Hyundai says it’s excited by the opportunity to contribute to Australia’s long-awaited National Electric Vehicle Strategy – noting the constructive approach from various levels of government towards supporting an EV rollout has “caught the attention of everyone”.
The company also argued against the old trope that Australia’s lack of Europe-style EV policies, such as enforced fuel efficiency and CO2 standards, have turned the country into a “dumping ground” for inefficient cars.
“I think the attitude change from federal government through to state governments, in terms of their belief that EVs are a part of that emissions solution, I think that change and the willingness to talk about it and incentivise it has caught the attention of everyone, and maybe broadened the appeal of EVs beyond those early adopters,” Hyundai Australia COO John Kett told CarExpert this week.
For two straight months, EVs have set new market share records, with the September figure 7.7 per cent – albeit more than 80 per cent being Teslas, with Hyundai in second. Australia’s states and territories are now offering a range of EV incentives, from direct rebates of $3000 or more through to stamp duty waivers and discounted registration fees.
Mr Kett discussed the Albanese Federal Government’s recent pledge to create a long-called-for, national EV policy designed to make EVs more affordable, and expand choice.
There’s a consultation paper open until October 31, which is taking submissions from industry stakeholders to help shape the resultant policy framework.
“We most certainly will be contributing [to the paper],” Mr Kett confirmed. “We’ve had a really deep look at what we think we can do relative to other countries.”
“We want to have this conversation with the government in an open forum where we can just talk our way through it, because we’re incredibly proud and excited about the conversation that they’re leading, and now they’re going to be left with the ultimate decision around where their emission curve should target,” Mr Kett added.
“So I think first and foremost, we’d be talking to them about where we see Hyundai Australia’s carbon neutrality… from products. The company’s already made a clear statement globally that by 2045 Hyundai will be carbon neutral across its [vehicle] emissions, across its manufacturing plants, and offices, and its transportation logistics.
“First cab off the rank is obviously going to be Europe, followed largely by California/US, and then us, right? We can see a curve and we are going to be a part of that…
“We’ll be discussing with the government [whether] more harshness of the curve may have some implications around access to mobility and price parity for consumers that need cheaper price points for mobility in the marketplace. So you most definitely don’t want to turn off that, that’s a social issue that needs to be addressed.
“Certainly we can see the uniqueness of the pickup market in Australia and how that may be supported or at least incentivised to truly accelerate the solution around EV pickup.
“And then importantly for us, the conversation will then be around the right-hand drive implications of the technology that Hyundai globally is putting together, and how we lay that out across our brands of Hyundai and Genesis.
“We’re super keen on being part of the conversation. We’re positive about the way it’s being addressed, quite frankly we don’t see ourselves as a dumping ground country as some others like to say.”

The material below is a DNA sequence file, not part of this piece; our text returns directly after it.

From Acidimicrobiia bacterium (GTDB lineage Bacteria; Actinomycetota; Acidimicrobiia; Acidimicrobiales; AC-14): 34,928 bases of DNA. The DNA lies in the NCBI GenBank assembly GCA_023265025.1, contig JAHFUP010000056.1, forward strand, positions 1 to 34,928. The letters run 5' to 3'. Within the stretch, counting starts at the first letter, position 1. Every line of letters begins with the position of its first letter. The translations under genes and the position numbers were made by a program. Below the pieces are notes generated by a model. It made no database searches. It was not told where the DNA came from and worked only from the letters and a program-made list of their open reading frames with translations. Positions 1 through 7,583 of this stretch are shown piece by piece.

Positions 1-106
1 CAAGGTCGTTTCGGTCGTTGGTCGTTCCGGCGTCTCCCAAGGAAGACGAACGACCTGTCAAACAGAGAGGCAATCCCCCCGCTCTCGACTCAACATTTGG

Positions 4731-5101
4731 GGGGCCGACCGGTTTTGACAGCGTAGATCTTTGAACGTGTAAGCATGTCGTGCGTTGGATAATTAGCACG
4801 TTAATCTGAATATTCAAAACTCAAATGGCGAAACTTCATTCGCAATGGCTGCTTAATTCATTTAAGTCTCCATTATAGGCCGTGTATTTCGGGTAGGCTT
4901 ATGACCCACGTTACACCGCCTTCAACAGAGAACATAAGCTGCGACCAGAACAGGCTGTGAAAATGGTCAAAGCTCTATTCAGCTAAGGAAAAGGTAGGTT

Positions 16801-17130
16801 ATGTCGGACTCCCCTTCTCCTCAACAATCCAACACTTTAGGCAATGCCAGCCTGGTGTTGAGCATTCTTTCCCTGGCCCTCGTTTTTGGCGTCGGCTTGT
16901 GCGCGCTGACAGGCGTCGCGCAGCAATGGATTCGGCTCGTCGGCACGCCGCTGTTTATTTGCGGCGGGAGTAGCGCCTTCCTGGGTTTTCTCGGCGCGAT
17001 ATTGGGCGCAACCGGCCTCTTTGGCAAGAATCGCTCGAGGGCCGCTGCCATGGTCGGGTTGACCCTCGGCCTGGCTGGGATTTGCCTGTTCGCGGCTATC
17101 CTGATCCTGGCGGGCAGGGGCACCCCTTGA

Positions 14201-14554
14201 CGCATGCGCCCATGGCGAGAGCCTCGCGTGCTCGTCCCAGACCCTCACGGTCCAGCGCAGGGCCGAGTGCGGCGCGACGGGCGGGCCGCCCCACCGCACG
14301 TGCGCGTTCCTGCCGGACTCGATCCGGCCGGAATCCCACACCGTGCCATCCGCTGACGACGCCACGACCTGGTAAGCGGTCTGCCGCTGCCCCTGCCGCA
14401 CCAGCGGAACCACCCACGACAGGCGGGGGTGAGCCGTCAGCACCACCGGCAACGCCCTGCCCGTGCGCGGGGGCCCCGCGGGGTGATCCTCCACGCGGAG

Several industry stakeholders including the head of Volkswagen Group Australia Paul Sansom have told us the country risks missing out on EV supply because there are no binding fuel efficiency standards in place, meaning there’s little to force a company’s overseas headquarters to direct more low-emission products our way.
This is expected to be rectified in the National EV Policy.
“We’re all looking for clarity… and I think that definitely changes the conversation with headquarters in terms of them having to invest in incremental capacity to be able to support Australia,” Mr Kett agreed, but gave a major caveat.
“Our access to EVs has got nothing to do with Hyundai’s reluctance to give us EVs,” he said. “It’s just the capacity of how many they can build, and largely Europe and the US are more dominant in their access to it. We get all the technology, we get it equally with any other country in the world for Hyundai, we just don’t get the scale that we’d like.
“So I think a binding agreement that then starts the conversation in Korea in terms of what are the implications of that binding agreement – does it come with some penalties, does it come with some incentives, does it come across all products [like] SUVs, passenger cars and pickups and what does that look like – I think when we see the full knowledge of that, then we can have a more constructive conversation with our headquarters.
“And what we’re excited about, is the government’s given us an opportunity to have that exact conversation with them now so we can speak through the implications on us, and talk positively about it rather than being caught up in the negativity that comes with some view that the Australian automotive industry is against the evolution of EVs.”
Don’t expect any EV policies to immediately open the floodgates for Hyundai EVs however.
“I can celebrate the fact the industry’s running at [just over] 2.0 per cent EVs and we are running at 4.0 per cent,” he said.
“[But] if I took a best guess next year, maybe we will be 5.0 to 6.0 [per cent] depending on supply. Supply next year will be slightly larger than this year, the penetration will be slightly more, but it most certainly won’t meet the demand that we are seeing in the marketplace for our products.”